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Ikebana and Flower Arranging in Tokyo Shinjuku
Japan is known for its kimonos, sake, and Tea ceremony. The delicate art of flower arranging is another product of Japan. Known as Ikebana and translated as “arranging flowers” the practice of creating beautiful pieces began in the 7th century when people started to leave flowers at altars across the country. The first real change in the tradition was seen when people put flowers in a special place in the home called the tokonoma alcove. The rituals with flowers would not see much of a difference until the 16th century when Buddhist tea masters used flowers in worshipping Buddha. The tradition was called Mitsu-gosu ko. In Tokyo, guests can now partake of the ancient art. Ikebana has grown to over one thousand schools of style throughout Tokyo, Japan, and the world. Ikebana is also known as kado or the “way of flowers”. Historians have researched the Japanese art of flower arranging and believe the origins of current Ikebana styles came from not only Buddhist traditions but Shintoism beliefs regarding benevolent spirits residing in nature as well. Ikebana is much more than just sticking flowers in a vase. Flower arranging is an art requiring patience and discipline. Unlike other types of flower arrangements that focus on bountiful blossoms, Ikebana encourages using other parts of a plant including the leaves, stems, and stalks. Often minimalism is attributed to Ikebana, but not all Japanese flower arrangements use that form. The pottery or vase can be attractive and draw attention, or it may be used as a mere holder or container. There is a spiritual aspect to Ikebana for the people who practice the art form. Ikebana is an opportunity to slow the mind, release stress and be in tune with nature.
- Discover Ikebana, the art of flower arrangement.
- Learn the origin and history of Ikebana
- Flower arranging is a long held tradition.
- Ikebana focuses on the art found in nature.
When in Tokyo a visit to the Maikoya must include Ikebana, the art of flower arrangement. You will learn about the history of Ikebana from a teacher with years of experience in the art. The instructor is familiar with different techniques and styles and sharing knowledge about the art form. If you are searching for a novel experience that is also relaxing and soothing Ikebana is a perfect choice. Students will receive four fresh picked flowers to use in their arrangements. Although there are guidelines or rules for Ikebana, the result comes from personal choices while giving thought to what you wish to communicate. Ikebana encourages the relationship between the student and the natural world. Practitioners often work in silence or a quiet area. A peaceful environment is conducive to allowing daily stresses to fall away and the creative process to begin. Ikebana will change your view of the world. Art and beauty are found in many places, including unlikely and overlooked areas. Ikebana calls for the elements of your arrangement to be simple. The focus of Ikebana is on the form rather than a bursting cornucopia of brilliantly colored masses of blossoms. The materials for Ikebana are abundant in nature. Flowers are often incorporated but in small numbers. Appropriate materials can be found anywhere in the natural world. A simple stem, gracefully curved and weathered to a warm color can make an outstanding beginning to an attractive and meaningful work of art. When you have completed your Ikebana creation, you may take it to your hotel to enjoy for the remainder of your visit to Tokyo.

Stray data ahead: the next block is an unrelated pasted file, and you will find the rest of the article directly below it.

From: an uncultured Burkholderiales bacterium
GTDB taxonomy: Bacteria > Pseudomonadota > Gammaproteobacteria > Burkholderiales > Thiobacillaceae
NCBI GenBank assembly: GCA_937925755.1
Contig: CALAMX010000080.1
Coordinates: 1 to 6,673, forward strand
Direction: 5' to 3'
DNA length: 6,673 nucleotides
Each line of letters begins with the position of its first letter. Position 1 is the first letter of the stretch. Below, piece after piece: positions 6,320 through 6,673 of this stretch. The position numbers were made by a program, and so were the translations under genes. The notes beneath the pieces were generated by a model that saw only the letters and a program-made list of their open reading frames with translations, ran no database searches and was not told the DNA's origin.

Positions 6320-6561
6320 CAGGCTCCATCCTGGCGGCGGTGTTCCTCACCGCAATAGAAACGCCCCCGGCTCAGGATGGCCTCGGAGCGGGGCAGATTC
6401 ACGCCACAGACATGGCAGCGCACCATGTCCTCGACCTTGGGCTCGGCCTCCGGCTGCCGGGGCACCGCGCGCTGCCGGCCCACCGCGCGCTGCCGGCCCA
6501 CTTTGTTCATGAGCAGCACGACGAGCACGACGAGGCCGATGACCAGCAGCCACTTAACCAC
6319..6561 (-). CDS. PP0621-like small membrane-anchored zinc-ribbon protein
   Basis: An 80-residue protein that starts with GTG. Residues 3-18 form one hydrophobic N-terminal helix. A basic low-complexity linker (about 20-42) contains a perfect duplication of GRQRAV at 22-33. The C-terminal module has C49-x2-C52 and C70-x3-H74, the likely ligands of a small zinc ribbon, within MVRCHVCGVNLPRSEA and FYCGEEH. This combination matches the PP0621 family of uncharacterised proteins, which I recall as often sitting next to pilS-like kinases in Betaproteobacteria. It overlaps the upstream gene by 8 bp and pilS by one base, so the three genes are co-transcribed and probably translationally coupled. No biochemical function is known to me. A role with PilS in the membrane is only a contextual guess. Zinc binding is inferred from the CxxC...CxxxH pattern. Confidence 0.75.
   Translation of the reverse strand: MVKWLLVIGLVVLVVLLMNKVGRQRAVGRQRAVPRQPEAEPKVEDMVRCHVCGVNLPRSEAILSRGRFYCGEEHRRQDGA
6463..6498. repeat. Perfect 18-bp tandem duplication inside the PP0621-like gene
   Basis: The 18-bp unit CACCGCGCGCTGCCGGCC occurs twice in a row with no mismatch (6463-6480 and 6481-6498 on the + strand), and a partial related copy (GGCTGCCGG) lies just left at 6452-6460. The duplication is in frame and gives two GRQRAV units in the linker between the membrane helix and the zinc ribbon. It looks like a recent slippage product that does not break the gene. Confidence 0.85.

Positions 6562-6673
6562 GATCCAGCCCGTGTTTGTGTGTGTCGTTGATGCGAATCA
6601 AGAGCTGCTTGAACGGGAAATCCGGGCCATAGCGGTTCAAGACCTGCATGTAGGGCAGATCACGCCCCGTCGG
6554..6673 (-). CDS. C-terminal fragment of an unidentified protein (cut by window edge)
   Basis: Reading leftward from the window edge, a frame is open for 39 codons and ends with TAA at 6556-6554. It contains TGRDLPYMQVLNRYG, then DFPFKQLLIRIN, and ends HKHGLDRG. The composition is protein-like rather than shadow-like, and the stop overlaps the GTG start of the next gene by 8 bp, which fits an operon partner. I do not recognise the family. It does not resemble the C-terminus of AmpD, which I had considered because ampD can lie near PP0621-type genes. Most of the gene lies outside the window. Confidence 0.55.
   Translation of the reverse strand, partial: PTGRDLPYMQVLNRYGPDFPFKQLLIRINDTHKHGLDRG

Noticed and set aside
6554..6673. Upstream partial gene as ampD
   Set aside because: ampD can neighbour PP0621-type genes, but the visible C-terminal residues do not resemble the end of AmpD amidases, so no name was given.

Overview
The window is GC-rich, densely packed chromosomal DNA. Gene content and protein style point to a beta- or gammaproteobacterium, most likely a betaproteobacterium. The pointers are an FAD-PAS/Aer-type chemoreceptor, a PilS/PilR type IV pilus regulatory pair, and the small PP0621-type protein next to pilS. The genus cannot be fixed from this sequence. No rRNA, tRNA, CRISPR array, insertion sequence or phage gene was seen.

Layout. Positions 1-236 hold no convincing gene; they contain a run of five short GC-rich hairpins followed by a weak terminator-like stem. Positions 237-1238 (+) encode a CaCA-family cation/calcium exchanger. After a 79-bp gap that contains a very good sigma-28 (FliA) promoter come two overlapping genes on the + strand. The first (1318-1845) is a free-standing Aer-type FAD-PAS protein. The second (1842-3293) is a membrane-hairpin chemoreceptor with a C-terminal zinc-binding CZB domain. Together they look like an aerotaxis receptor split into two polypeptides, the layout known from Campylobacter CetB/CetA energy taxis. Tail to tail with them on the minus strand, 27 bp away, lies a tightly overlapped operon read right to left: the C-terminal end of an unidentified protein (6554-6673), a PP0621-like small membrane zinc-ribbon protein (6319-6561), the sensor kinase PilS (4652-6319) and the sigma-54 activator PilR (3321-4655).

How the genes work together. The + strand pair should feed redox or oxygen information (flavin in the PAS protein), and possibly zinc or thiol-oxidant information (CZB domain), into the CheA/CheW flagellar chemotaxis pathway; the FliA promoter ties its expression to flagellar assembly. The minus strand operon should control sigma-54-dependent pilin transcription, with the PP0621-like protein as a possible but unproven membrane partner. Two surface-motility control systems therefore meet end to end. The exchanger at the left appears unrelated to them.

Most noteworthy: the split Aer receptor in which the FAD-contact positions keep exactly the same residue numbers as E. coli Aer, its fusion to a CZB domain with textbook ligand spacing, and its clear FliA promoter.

- An accomplished teacher will help you understand the ways of Ikebana.
- Guests are taught the basic foundation of flower arranging.
- Four fresh flowers will be given to each guest to make their arrangement.
- Take your beautiful creation back to your hotel to enjoy for the remainder of your stay in
Included4 different types of flowers
Kimono Tea Ceremony Tokyo MAIKOYAJapan's only tea ceremony venue that received the TripAdvisor Travelers Choice Award, MAIKOYA has a beautiful tea ceremony house with a garden located in the heart of Tokyo. The tranquil tea house near Meiji Shrine is a walking distance from Shinjuku, Harajuku and only a stop away from shibuya and Tokyo station. The participants at Tea Ceremony Tokyo Maikoya are also allowed to wear a kimono and even walk outside in the nearby gardens of Shinjuku Gyoen, or the Meiji Jingu Shrine if they choose to. After all the hustle and bustle on the busy streets of Tokyo, you can finally have your moment of zen and enjoy a unique kimono wearing experience at Tea Ceremony Tokyo Maikoya. Directions to our location in Shinjuku